Real Estate

Moving Into a Rental

Are you one of the millions of Americans who are about to enter, or are already in, the real estate rental market? Maybe you're about to enter college or relocating for new job and it's time to find some rental property, like an apartment or a floor in a two-family home.

It's an exciting time, of course, but it's also a time when you need to pay attention to some practical matters and protect your rights and interests. So, knowing a few things about what to look for and how the rental market is supposed to work will not only help you find the right apartment or other rental, but also help make the process go smoothly, and even give you some long-term financial protection.

Practical Matters: Deciding Where to Live

There are dozens of things to think about when looking for a place to rent, the key aspect being, will the place suit your needs? When looking for the "right" place, consider some things like:

  • What appliances are included with the property
  • Are there are enough outlets for your computer and electronic equipment
  • Security features, such as sturdy, working deadbolts and locks, including window locks
  • Whether there are smoke detectors and fire sprinklers

Don't be afraid to ask the landlord for references from former tenants; they're in the best position to tell you about the property and the landlord.

You Have Rights

Housing discrimination is illegal, even in the rental market. Federal law, as well as the laws of most states, makes it illegal for a landlord to refuse to rent to you on the basis of your race or color, religion, national origin, sex, family status or disability.

If you think a landlord has discriminated against you with respect to your application to rent, you can file a complaint with the federal government, or speak to a real estate attorney.

Roommates

  • It's a good idea to have a written agreement with roommates as to:

    Signing a Rental Agreement or "Lease"

    Before the landlord agrees to rent an apartment to you, it's likely that he or she will "screen" you by getting a credit report, references, and other information about you. Expect to pay the costs of the screening process.

    Before you sign a lease or rental agreement, be sure to read every single word of it. Ask questions about anything you don't understand. Don't sign something you don't agree with, no matter what the landlord says. You don't want to be surprised to find out that you're responsible for cutting the grass or shoveling snow.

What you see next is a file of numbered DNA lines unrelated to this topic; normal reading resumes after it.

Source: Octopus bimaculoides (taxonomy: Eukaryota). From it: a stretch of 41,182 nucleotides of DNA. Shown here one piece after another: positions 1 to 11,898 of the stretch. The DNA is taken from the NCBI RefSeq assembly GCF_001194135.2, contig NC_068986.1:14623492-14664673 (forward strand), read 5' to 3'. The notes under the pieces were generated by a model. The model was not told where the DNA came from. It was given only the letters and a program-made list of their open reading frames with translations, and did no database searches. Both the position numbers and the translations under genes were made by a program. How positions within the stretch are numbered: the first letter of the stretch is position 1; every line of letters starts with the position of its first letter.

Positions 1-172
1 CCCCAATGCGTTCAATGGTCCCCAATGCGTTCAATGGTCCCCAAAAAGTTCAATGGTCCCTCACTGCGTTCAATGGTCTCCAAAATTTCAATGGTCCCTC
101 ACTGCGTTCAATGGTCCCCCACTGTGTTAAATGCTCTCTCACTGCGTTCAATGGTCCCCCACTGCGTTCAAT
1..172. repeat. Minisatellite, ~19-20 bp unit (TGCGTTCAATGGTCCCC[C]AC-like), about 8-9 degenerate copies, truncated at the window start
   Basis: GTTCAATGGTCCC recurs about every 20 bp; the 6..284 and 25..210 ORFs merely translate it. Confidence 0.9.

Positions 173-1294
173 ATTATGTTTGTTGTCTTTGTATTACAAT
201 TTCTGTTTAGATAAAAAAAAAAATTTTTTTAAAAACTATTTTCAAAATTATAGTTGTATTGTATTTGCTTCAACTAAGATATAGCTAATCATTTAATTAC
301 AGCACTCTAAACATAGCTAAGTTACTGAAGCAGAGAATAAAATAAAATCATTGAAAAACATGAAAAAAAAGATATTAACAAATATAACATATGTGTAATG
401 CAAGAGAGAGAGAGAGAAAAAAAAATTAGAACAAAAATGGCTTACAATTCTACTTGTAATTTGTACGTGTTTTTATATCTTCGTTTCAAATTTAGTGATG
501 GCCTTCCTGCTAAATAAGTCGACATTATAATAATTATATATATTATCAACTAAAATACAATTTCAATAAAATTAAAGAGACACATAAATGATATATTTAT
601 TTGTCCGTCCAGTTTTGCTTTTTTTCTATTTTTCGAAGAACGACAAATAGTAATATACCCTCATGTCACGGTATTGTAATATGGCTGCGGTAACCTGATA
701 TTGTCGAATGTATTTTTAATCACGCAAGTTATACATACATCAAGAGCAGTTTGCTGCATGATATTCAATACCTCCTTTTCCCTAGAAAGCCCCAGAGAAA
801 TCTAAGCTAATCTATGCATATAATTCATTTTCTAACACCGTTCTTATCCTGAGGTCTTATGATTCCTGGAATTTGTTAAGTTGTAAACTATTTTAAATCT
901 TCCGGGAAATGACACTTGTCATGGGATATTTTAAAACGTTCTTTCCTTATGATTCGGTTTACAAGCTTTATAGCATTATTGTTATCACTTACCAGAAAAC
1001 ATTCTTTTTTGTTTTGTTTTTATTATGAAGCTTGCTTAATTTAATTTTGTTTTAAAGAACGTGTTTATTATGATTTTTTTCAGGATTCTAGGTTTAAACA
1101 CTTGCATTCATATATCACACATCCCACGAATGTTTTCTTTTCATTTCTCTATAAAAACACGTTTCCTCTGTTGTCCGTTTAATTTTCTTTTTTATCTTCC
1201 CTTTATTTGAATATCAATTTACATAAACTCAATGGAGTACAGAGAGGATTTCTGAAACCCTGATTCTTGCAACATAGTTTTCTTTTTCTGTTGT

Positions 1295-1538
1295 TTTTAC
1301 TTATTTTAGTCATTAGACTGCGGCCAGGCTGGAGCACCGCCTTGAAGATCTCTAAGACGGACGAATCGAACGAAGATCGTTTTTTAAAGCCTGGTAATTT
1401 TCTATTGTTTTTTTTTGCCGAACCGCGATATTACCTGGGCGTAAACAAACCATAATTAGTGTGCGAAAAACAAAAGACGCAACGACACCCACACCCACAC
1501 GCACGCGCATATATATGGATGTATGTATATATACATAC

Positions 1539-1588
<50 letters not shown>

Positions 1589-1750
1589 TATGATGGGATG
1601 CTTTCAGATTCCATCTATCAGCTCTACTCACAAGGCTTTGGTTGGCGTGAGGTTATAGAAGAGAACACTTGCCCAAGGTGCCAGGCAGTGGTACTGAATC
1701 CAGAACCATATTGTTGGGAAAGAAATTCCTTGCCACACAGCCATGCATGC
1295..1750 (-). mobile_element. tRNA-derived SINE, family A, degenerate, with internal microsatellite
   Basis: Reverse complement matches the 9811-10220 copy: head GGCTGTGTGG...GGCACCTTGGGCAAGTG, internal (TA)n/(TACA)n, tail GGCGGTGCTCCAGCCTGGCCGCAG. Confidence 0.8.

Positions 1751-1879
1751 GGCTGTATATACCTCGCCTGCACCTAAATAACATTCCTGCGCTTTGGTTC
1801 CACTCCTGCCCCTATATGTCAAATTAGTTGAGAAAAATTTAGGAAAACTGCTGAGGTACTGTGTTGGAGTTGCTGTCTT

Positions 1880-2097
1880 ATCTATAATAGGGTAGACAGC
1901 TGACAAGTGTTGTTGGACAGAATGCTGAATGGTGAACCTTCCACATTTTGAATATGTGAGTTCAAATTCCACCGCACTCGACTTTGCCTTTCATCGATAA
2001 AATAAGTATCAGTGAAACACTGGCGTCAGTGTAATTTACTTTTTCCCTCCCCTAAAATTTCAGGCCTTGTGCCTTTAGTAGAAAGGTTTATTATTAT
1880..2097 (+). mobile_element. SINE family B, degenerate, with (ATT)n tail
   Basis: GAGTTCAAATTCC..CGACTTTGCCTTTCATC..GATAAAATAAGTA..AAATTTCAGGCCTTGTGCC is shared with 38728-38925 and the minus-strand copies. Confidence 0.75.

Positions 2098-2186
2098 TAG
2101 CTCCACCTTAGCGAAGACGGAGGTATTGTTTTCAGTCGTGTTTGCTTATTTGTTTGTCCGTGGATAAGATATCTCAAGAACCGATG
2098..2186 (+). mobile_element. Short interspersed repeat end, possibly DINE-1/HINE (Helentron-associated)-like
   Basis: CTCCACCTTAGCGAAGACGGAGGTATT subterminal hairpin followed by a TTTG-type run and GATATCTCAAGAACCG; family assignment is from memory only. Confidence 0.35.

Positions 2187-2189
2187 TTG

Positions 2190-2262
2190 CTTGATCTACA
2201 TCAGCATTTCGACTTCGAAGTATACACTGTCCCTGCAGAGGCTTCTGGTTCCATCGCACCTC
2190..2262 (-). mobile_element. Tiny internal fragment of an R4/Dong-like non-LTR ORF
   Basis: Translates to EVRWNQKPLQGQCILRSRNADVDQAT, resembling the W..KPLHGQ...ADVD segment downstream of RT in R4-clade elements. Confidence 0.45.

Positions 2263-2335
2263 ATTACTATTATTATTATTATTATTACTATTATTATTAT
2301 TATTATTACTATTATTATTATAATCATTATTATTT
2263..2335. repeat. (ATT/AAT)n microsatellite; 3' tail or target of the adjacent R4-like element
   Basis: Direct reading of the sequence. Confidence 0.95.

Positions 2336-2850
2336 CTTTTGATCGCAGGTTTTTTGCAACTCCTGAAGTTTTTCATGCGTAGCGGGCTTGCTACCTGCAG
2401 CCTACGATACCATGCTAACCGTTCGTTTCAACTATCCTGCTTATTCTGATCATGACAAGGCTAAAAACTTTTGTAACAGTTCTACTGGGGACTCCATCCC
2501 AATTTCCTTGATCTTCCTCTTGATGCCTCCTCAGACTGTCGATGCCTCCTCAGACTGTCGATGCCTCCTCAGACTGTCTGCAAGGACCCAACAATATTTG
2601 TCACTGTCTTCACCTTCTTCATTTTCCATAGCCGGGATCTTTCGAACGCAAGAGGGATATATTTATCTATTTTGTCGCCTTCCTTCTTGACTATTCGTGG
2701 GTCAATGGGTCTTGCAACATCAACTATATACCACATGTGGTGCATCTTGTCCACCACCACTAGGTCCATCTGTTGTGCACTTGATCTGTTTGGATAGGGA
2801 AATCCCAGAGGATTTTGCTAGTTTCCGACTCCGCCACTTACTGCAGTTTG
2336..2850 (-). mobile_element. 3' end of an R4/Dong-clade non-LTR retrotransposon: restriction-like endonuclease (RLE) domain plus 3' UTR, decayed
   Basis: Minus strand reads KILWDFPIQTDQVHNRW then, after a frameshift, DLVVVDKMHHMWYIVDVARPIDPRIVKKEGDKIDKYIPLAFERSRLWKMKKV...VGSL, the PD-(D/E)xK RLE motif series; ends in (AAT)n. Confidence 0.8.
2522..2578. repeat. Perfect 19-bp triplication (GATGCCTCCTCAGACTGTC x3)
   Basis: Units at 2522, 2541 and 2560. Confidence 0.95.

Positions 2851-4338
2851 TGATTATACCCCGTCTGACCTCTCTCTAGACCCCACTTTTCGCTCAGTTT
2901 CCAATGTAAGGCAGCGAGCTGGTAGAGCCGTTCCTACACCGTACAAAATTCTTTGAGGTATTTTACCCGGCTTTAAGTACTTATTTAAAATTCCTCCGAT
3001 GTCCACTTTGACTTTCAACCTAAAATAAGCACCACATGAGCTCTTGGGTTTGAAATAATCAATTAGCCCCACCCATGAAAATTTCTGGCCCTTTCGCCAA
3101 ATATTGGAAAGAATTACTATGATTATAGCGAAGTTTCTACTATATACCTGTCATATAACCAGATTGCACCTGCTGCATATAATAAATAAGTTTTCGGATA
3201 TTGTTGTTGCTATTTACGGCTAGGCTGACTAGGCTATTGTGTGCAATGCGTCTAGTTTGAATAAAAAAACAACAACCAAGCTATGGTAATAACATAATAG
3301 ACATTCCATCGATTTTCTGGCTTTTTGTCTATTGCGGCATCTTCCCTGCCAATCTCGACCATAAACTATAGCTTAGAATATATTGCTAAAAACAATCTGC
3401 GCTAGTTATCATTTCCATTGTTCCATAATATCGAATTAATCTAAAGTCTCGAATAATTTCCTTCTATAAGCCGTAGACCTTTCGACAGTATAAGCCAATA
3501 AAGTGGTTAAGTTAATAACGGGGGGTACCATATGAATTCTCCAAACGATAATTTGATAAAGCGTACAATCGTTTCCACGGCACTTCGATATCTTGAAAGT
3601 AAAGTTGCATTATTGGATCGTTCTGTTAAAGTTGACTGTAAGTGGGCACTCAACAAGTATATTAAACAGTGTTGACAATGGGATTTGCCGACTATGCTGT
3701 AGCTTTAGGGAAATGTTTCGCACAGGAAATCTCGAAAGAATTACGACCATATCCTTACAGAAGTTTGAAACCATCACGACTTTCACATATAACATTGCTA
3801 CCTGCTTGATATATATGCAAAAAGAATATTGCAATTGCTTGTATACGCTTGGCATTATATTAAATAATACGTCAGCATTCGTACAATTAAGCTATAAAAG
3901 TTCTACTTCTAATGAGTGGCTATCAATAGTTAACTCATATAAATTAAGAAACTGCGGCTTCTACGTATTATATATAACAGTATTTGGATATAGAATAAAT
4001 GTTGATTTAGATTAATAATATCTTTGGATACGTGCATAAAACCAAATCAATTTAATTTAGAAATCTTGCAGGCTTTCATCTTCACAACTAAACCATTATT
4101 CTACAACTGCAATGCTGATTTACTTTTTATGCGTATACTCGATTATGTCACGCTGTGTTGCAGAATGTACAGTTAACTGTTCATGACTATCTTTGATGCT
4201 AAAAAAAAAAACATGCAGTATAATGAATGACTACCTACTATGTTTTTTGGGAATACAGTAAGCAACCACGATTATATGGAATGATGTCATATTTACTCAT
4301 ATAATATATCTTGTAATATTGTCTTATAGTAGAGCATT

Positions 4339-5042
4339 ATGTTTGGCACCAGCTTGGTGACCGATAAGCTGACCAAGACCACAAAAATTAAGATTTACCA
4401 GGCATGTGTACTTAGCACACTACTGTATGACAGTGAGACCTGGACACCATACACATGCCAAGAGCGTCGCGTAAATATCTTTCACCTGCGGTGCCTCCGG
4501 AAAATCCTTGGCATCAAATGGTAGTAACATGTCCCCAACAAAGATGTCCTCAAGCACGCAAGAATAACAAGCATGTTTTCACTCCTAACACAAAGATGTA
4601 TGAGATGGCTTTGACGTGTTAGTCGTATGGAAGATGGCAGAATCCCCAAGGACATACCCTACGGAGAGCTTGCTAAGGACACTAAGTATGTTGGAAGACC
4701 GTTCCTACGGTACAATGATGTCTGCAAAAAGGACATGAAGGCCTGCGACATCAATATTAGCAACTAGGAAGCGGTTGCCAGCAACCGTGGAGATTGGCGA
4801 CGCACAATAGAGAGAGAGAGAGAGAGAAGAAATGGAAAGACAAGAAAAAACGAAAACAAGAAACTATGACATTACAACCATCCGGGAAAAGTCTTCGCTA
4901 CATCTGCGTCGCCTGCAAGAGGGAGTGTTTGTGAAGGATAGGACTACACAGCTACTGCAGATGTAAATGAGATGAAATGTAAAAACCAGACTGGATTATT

Check the lease for what its says about things like:

    Most landlords will make you pay a security deposit, which helps make sure that you pay rent and don't damage the premises. Be prepared to pay this deposit in addition to the first month's rent when you sign the lease. And, make sure you get a receipt so there won't be a dispute later over how much you paid.

    Moving-In Day

    On the day you move in, tour the place with your landlord and make a detailed checklist of anything that's not in perfect condition. Have the landlord sign this checklist as an accurate representation of your apartment's condition. For a sample checklist, contact your state attorney general or local tenants' union.

    Also, it's a good idea to take photos of areas where there's any damage.

    Remember, in almost all states, your landlord can deduct money from your security deposit to pay for any damages to the apartment that you or your guests make, except normal wear-and-tear. So, protect your security deposit by taking note of pre-existing damages, preventing damages once you've moved in, and fixing any damage before you move out.

    If you pay your rent and don't damage the rental, you're landlord must refund your deposit in full. If he or she makes deductions, you have to be given a detailed list of the deductions along with any balance remaining.

    Questions for Your Attorney

  • How you'll split rent and utilities
  • Any house rules regarding pets, smoking, drug use, late hours, overnight guests etc.
  • What each of you will have to pay if you or your roommate decides to move out before the lease has expired
  • If you're allowed to keep pets
  • Are you or the landlord responsible for paying utilities- gas, electric, water and telephone
  • Can you rent the apartment to someone else, called "subleasing" or "subletting," if you want to move out before the lease expires, for example
  • The rent, that is, make sure the amount of rent stated in the lease is the amount the landlord told you it would be, when the rent is due, and if there's any charge if you pay it late
  • Repairs to be made by the landlord, if he or she agreed to make any, and make sure the repairs are listed in the lease
  • I didn't sign a lease, and my landlord hasn't said anything about it, but he keeps accepting my rent. Is this a legal arrangement?
  • A landlord said he wouldn't rent to me because I want to have a roommate to share expenses, but the landlord says the space is too small for two people. Can he do that?
  • My lease states that my rent is $500 per month for one year, but my landlord just told me that he's raising the rent $25 per month. Can he do that?
  • My roommate moved out, I can't find a new one, and I can't afford to pay the rent on my own. My landlord says I can't sublease, either. What can I do?
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